Posted by: aediculaantinoi | December 16, 2012

End-of-Year Purification at Tsubaki Grand Shrine of America

Today was the end-of-year purification ceremony at the Tsubaki Grand Shrine of America. This ritual is considerably less involved than many of the other major festivals of the year, but still very effective indeed.

The biggest difference in this one compared to others is the use of the jibari gohei before the ceremony begins to purify one’s entire life and all of the misfortunes of the previous year. This is a stick with two gohei on it, of which a much larger version usually sits at the very front of the inner shrine, often behind the mirror, as a kind of focal point for the ceremony. (I wish I had a photo, but I can’t find one easily at present…) Later in the ceremony–during which the great prayer of purification is said facing the gathered people, not the inner shrine–the jibarai gohei and everyone/everything else is purified by “the purification of cut paper,” which is to say, liturgical confetti. (Quite a bit of it stuck to me this time…and when I got home and took my shoes off, about nine pieces were on the bottom of my socks!) Oftentimes, this ceremony has a mochitsuki after it, but the mochi-master was not there this time, unfortunately.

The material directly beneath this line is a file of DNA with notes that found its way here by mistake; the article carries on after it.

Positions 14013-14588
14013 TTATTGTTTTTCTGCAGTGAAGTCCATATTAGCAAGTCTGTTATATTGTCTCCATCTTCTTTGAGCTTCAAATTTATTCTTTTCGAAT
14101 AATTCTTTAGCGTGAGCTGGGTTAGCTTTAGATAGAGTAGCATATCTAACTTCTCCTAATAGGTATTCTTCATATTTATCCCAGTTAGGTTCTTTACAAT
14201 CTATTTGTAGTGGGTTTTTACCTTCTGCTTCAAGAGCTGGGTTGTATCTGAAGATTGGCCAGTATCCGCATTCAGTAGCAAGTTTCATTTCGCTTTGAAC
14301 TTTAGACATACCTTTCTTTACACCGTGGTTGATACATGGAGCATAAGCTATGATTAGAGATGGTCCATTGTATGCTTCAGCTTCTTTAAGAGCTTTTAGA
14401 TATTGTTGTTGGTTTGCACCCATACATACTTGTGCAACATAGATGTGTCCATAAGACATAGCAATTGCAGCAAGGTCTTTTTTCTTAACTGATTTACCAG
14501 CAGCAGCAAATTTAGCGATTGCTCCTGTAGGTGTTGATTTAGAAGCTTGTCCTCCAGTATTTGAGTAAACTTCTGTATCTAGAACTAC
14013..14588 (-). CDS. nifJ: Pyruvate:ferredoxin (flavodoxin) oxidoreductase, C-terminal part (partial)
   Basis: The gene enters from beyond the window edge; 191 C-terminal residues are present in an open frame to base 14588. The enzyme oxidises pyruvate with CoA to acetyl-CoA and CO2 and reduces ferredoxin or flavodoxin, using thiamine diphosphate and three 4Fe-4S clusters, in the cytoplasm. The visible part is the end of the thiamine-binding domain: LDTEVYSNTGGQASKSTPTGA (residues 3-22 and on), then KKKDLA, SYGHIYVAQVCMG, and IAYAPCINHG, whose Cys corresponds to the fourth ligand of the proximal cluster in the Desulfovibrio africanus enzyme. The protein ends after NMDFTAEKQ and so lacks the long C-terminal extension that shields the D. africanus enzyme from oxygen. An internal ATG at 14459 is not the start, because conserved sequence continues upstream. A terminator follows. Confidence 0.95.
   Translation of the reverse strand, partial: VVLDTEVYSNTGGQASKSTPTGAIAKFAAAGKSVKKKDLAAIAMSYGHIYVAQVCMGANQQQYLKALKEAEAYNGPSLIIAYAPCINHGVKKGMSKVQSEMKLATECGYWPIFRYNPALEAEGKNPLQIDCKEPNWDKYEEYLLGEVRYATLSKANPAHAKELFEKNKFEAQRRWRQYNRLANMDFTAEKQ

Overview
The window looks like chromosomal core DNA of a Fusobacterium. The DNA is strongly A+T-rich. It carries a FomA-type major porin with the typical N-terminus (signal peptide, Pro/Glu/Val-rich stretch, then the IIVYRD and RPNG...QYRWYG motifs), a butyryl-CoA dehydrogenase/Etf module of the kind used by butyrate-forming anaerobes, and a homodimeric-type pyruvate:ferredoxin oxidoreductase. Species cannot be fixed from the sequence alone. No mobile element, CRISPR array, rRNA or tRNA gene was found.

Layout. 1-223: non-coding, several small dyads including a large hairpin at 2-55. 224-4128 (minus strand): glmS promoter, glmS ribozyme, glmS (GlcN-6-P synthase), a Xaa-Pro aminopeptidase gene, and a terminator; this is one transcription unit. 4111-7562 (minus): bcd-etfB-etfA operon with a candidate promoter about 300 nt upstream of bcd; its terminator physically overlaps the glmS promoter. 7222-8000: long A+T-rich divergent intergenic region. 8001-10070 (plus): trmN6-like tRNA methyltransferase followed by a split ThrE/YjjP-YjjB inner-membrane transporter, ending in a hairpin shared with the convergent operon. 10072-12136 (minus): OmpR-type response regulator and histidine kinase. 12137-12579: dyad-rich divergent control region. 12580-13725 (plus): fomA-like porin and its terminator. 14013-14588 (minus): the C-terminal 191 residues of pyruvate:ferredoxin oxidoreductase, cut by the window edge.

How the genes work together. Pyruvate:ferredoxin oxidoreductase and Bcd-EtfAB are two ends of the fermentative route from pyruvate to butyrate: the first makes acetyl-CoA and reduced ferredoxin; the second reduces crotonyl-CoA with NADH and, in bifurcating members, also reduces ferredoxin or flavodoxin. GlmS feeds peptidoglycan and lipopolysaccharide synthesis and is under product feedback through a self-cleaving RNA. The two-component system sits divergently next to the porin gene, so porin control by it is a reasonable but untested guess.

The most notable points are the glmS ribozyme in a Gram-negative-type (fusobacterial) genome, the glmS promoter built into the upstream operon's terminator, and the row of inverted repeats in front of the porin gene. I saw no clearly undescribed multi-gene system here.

I obtained a few things for the coming year as well. We are leaving the year of the Water Dragon and will be entering the year of the Snake now–though I’m not sure what element this snake will be. (I will have a niece born in this particular Snake year!) Given the ever-increasing importance of the Serpent Path for me and my practices, I thought it was rather interesting that the year the Serpent Path has been first discussed on a wider public basis is the Dragon year, and immediately following it is the Snake year. (Of course, that’s always the order, but anyway…!?!) A long time ago, I heard that the Snake is sometimes seen as the beginning, and the Dragon as the end, because a fully-matured Snake is a Dragon. (But then again, I’ve also heard that Asian dragons start out as carp, and there’s no year of the Carp to my knowledge…!?!) In any case, there we are…

And, all of the Snake items sold by the Shrine have these very interesting white snakes. No, Shinto is not a religion of late 80s heavy metal, dear friends…

snake ema


Responses

  1. I’m a Wood Snake!

    • Cool! Is that what this year is? (It couldn’t be…unless you’re around 60 years old, which I don’t think you are…!?!)


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